I have been waiting for the release of this one for many months. The trailer is a cracker with a drunk Cassie (Carey Mulligan) being picked up a series of ‘nice guys’ who then sexually assault her in her comatose state.
When she reveals she is actually sober and calls them to account for their behaviour, she shines a light on men’s sense of entitlement to women’s bodies. Set to a soundtrack of Britney Spears’ Toxic, Cassie has an edge of malevolence that feels empowering and clearly targets a femme audience, also evidenced by the makeup of the audience in the session I attended.
And for the most part, this is what the movie is. There is more to Cassie’s story of course, which we divine through hints rather than exposition. She’s 30, living with her parents and sleepwalking through a basic job at a coffee shop owned by Gail (Laverne Cox). She was a ‘promising young woman’, dropping out of medical school with best friend Nina after Nina was sexually assaulted by fellow students while drunk. Her weekly catharsis of making ‘nice guys’ accountable seems less revenge than a mental health strategy that gives her purpose.
We don’t find out much more about Cassie other than the demons that drive her. The tone of the film is slightly non-realist, from the aesthetic pastels of the coffee shop to the reasonable and non-violent responses of the men she confronts. It is underscored by a pop soundtrack, by the bubblegum colour palette, camera angles and composition.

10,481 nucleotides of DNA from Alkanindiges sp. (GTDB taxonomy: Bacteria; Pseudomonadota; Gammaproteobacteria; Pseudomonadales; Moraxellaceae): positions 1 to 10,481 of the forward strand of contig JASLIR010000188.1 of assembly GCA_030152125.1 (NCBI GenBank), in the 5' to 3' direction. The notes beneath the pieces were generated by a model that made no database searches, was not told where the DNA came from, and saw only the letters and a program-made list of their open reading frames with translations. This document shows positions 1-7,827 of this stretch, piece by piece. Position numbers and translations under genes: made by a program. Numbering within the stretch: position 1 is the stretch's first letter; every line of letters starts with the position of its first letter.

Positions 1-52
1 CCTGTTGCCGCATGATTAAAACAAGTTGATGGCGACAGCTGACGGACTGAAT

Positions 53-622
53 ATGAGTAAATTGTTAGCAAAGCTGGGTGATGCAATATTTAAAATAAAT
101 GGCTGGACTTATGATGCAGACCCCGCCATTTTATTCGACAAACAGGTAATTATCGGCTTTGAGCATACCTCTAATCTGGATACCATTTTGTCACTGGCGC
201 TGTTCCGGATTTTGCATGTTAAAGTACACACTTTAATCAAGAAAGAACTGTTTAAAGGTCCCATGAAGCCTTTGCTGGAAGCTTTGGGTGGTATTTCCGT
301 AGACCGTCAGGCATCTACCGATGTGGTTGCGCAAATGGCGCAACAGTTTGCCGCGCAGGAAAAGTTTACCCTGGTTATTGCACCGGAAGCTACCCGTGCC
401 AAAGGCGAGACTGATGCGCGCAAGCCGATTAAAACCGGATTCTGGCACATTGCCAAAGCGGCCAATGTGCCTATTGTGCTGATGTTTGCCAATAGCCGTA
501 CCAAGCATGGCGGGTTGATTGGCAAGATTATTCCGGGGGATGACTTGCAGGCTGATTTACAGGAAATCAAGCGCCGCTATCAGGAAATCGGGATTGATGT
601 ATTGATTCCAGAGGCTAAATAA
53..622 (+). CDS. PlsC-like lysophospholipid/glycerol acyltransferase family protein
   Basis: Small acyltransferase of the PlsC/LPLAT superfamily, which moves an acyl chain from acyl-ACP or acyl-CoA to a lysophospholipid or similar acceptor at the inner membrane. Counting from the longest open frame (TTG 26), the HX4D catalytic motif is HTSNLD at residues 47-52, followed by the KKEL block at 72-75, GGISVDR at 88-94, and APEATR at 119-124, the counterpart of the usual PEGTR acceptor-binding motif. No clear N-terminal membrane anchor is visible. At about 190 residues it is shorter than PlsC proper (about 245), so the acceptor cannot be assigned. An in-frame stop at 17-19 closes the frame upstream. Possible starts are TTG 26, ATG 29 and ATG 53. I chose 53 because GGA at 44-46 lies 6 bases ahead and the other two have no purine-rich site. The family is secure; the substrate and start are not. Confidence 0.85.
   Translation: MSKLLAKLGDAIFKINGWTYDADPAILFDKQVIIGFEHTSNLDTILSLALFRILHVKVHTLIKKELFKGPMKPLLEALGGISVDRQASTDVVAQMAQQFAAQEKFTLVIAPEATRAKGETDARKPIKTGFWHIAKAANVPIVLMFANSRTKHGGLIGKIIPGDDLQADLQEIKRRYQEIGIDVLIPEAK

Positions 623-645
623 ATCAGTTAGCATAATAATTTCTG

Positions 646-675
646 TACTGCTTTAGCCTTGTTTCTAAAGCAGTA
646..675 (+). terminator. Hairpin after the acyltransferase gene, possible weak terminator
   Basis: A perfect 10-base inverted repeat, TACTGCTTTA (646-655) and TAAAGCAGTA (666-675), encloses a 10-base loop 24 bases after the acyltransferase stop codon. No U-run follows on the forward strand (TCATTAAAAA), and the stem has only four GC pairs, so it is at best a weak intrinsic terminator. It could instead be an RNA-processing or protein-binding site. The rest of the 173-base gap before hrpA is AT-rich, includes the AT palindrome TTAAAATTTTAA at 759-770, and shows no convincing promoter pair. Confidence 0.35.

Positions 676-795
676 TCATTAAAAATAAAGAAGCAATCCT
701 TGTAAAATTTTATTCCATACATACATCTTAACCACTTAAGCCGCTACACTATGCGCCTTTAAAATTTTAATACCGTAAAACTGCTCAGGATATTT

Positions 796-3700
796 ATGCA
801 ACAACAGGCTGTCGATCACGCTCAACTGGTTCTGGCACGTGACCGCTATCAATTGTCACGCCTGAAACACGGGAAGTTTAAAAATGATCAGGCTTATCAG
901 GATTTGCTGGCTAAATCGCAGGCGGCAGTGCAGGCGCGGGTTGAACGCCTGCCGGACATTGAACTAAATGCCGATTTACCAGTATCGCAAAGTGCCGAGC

The story, of course, is leading us to the heart of Cassie’s dysfunction – what happened to Nina years before and what Cassie needs to be able to move on. We can see where it’s going, particularly when Cassie meets perfect guy Ryan (Bo Burnham) and we learned that he is friends with Nina’s rapist, but there are some unexpected and uncomfortable detours.
Cassie’s moral compass is put in doubt as she confronts a female friend who disbelieved Nina and the college dean who ‘had to give the male perpetrators the benefit of the doubt’. We can see the culpability of bystanders, of those in authority and of the justice system. We can see the impulse to deny and excuse when confronted with a past error, and the damage cause by avoiding acknowledgement and apology.
The film lost me with the ending though. I’ve read an interview with the director Emerald Fennell where she describes it as the “only real ending possible” and I think it is in this ‘realness’ that it lets down its audience. It’s a shift in tone and at odds with the feminist revenge promise of the trailer. To a largely femme audience, it’s a realness that is far too present, that teaches us nothing and that feels like an assault.
I can see that it is supposed to be ameliorated by a final ‘twist’ but this seemed trite, unbelievable and a disservice to Cassie. It feels like the director expected a broader audience than the trailer seems to target. An audience that might have something to learn from such a problematic ending.
Have you seen this film? Let me know your thoughts.